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March 4th, 2018

This week on Open Stacks, the history from below tradition and social movements in the moment. William Pelz talks about historiography, political movements, views on the history from below tradition within academia. Then Lisa Lee, David Stovall, and Bill Ayers discuss, among other things, young people in social movements, the nature of the office of the presidency, and what Stovall calls “the commitment of folks to demand joy in such severe hate.” Finally...

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February 25th, 2018

 

This week on Open Stacks, the de's and re's in urban space. Marc Lamont Hill and John Joe Schlichtman discuss their book, Gentrifier, and Woodlawn resident and community organizer Sharon Nelson-Payne describes the proposed community benefits agreement and the fight for equity on the south side.


Did you miss the Gentrifier selected bibliography when it went up? You can see the authors’ reading suggestions on our blog, here


The...

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February 18th, 2018

This week on Open Stacks, French literature is upon our tongue. University of Chicago professor Alison James talks Oulipo, Kit Schluter on translating Marcel Schwob into English, and bookseller Adam Hocker welcomes us to Albertine, New York's premier French bookstore.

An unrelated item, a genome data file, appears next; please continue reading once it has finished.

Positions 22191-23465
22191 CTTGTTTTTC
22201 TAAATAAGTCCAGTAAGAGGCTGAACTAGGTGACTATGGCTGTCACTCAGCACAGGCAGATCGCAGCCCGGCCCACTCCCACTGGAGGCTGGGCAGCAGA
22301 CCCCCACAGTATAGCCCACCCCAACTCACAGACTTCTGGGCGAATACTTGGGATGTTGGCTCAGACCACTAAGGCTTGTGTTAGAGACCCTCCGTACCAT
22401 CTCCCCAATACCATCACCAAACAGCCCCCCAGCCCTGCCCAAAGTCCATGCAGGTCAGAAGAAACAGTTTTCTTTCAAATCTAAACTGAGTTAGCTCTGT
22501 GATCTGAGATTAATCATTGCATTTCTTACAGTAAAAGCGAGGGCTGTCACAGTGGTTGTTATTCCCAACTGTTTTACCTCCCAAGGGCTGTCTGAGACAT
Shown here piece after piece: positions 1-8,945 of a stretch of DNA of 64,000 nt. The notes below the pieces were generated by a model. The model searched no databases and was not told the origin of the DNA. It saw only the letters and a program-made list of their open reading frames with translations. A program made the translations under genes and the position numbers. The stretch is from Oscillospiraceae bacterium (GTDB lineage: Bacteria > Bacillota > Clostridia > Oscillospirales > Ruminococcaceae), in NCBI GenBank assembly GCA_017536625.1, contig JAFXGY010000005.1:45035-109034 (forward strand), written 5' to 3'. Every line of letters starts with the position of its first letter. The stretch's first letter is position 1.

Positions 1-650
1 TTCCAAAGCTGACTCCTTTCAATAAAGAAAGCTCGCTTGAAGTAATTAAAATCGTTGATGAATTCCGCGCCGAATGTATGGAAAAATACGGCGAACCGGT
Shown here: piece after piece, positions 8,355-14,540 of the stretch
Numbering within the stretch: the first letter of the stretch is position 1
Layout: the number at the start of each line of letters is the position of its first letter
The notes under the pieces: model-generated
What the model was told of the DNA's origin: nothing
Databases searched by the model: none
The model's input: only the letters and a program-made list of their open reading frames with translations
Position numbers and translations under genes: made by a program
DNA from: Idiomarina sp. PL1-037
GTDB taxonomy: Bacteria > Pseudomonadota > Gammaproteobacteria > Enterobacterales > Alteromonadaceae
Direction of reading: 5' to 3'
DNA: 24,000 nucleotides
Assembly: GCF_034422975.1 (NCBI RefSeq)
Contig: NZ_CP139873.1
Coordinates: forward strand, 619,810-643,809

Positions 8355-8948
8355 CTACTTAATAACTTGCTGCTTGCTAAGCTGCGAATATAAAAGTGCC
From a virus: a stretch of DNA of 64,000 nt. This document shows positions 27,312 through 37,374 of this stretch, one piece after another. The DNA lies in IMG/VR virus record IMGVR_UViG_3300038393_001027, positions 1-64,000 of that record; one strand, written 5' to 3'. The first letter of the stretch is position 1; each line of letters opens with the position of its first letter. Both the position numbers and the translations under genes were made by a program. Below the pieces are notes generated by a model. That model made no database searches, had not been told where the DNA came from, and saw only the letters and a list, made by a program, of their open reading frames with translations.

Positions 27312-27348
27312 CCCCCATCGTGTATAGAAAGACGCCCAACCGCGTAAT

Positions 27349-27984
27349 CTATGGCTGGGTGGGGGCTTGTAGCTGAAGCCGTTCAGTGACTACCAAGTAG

Step into the store to see our new French Corner, created in partnership with Albertine (pictured above), and read up on the endeavor and find book recommendations here.


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February 11th, 2018

 

This week on Open Stacks, we're considering Black music genres, their transformations, tropes, tenets, and migrations. Joining us are Melanie Zeck on Transformations of Black Music, Adam Gussow on Beyond the Crossroads, and Chief Wicked on lyricism in rap music. 


We started this episode with words from Nathaniel Mackey and Splay Anthem, his National Book award winning collection. The book is comprised of pieces from two serial poems by Mackey, “Mu” and “Song of Andoumboulou,” which he's been working on (and continues to write) for over twenty years. In this clip, he reads from both...

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February 4th, 2018

This week on Open Stacks, we're talking hegemonies and tech. Marie Hicks tells the story of British women codebreakers during World War II, as detailed in their book, Programmed Inequality. And Tom Mullaney talks about the century-long quest to create a tyepwriter capable of handling Chinese characters. 


It goes without saying that women have a long history in computer science. Ada Lovelace, daughter of Lord Byron, worked on Charles Babbage's Analytical Engine in...